Connections to nuclear and particle physics

Two-dimensional collision experiments have revealed much of what we know about subatomic particles, as we shall see in Medical Applications of Nuclear Physics and Particle Physics . Ernest Rutherford, for example, discovered the nature of the atomic nucleus from such experiments.

Questions & Answers

are nano particles real
Missy Reply
yeah
Joseph
Hello, if I study Physics teacher in bachelor, can I study Nanotechnology in master?
Lale Reply
no can't
Lohitha
where we get a research paper on Nano chemistry....?
Maira Reply
nanopartical of organic/inorganic / physical chemistry , pdf / thesis / review
Ali
what are the products of Nano chemistry?
Maira Reply
There are lots of products of nano chemistry... Like nano coatings.....carbon fiber.. And lots of others..
learn
Even nanotechnology is pretty much all about chemistry... Its the chemistry on quantum or atomic level
learn
Google
da
no nanotechnology is also a part of physics and maths it requires angle formulas and some pressure regarding concepts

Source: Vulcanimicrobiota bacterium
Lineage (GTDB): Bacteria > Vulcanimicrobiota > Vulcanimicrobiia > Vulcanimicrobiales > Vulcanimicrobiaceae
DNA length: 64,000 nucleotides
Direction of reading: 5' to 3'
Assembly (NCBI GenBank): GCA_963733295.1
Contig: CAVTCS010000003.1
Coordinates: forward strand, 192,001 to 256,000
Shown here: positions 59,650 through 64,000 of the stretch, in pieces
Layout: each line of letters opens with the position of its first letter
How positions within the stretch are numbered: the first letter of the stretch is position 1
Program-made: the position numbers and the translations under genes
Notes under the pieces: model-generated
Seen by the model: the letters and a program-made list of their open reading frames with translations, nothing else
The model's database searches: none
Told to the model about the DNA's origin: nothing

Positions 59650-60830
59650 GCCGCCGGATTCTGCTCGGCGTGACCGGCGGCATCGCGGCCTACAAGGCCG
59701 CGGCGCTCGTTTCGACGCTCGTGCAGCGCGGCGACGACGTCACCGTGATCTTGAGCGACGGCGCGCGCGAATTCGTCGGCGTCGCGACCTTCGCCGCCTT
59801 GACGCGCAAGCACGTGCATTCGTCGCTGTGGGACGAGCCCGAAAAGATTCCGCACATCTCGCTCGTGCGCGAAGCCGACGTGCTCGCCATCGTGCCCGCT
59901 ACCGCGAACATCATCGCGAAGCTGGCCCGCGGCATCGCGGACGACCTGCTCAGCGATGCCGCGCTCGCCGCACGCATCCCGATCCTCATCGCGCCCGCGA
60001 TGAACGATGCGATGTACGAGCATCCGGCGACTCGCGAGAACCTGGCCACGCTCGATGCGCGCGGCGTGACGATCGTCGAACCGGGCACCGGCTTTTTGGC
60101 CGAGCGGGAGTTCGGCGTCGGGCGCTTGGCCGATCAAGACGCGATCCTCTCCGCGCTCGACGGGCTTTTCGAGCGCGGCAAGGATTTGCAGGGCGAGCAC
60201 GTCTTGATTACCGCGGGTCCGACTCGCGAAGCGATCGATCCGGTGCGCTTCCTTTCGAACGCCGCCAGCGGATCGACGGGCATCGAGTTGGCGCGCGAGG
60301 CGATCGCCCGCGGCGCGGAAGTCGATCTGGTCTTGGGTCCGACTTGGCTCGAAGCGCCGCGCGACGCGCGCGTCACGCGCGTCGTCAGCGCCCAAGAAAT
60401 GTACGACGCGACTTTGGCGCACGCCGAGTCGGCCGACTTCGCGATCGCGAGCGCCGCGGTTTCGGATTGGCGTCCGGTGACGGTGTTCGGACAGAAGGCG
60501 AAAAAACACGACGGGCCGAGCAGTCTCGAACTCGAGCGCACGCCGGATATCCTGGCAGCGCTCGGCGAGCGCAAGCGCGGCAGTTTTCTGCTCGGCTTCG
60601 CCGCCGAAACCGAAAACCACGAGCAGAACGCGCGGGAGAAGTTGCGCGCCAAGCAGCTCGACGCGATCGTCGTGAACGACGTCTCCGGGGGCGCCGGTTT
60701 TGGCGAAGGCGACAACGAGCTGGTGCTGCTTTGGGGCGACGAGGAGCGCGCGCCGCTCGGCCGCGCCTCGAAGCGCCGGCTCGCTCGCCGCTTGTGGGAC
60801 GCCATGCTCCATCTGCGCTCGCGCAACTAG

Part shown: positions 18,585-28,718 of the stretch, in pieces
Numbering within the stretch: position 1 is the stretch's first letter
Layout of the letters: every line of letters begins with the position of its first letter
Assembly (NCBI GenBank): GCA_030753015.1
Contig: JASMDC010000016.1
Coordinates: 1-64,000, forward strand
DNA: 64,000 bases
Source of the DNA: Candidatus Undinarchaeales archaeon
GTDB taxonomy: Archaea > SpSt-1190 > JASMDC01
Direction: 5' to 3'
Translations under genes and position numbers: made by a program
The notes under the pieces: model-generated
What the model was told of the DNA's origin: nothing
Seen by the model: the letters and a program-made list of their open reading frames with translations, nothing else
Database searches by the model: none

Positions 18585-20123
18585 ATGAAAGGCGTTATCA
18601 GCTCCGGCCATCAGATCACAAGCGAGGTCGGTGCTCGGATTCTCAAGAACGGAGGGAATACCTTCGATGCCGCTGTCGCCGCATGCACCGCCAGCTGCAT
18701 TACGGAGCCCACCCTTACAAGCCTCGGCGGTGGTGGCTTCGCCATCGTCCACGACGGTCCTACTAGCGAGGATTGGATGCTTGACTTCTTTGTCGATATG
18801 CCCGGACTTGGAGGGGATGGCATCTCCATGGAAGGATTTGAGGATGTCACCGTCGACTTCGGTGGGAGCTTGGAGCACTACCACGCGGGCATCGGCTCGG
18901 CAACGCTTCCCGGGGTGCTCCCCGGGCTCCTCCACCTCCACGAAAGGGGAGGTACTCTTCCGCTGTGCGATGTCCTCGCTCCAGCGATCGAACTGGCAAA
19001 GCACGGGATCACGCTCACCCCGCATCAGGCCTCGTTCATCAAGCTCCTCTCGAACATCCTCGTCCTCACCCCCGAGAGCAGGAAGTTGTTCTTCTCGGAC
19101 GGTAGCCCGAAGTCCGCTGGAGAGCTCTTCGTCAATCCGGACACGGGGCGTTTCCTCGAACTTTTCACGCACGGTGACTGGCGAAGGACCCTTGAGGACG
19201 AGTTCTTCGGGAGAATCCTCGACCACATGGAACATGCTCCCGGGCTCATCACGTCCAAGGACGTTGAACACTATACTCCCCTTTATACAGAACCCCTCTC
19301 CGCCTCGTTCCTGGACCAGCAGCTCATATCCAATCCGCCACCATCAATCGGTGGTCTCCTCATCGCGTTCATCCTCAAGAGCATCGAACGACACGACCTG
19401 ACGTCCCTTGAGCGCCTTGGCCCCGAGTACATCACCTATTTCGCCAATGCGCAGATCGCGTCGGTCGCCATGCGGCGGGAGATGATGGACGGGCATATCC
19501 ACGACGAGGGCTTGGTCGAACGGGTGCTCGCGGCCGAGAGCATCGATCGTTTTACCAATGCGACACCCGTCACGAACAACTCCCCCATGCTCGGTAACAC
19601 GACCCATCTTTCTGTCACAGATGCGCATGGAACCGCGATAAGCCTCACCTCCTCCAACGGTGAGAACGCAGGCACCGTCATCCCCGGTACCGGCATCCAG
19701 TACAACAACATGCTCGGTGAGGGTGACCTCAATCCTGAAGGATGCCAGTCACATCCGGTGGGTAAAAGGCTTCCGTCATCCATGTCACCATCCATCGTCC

Bhagvanji
hey
Giriraj
Preparation and Applications of Nanomaterial for Drug Delivery
Hafiz Reply
revolt
da
Application of nanotechnology in medicine
has a lot of application modern world
Kamaluddeen
yes
narayan
what is variations in raman spectra for nanomaterials
Jyoti Reply
ya I also want to know the raman spectra
Bhagvanji
I only see partial conversation and what's the question here!
Crow Reply
what about nanotechnology for water purification
RAW Reply
please someone correct me if I'm wrong but I think one can use nanoparticles, specially silver nanoparticles for water treatment.
Damian
yes that's correct
Professor
I think
Professor
Nasa has use it in the 60's, copper as water purification in the moon travel.
Alexandre
nanocopper obvius
Alexandre
what is the stm
Brian Reply
is there industrial application of fullrenes. What is the method to prepare fullrene on large scale.?
Rafiq
industrial application...? mmm I think on the medical side as drug carrier, but you should go deeper on your research, I may be wrong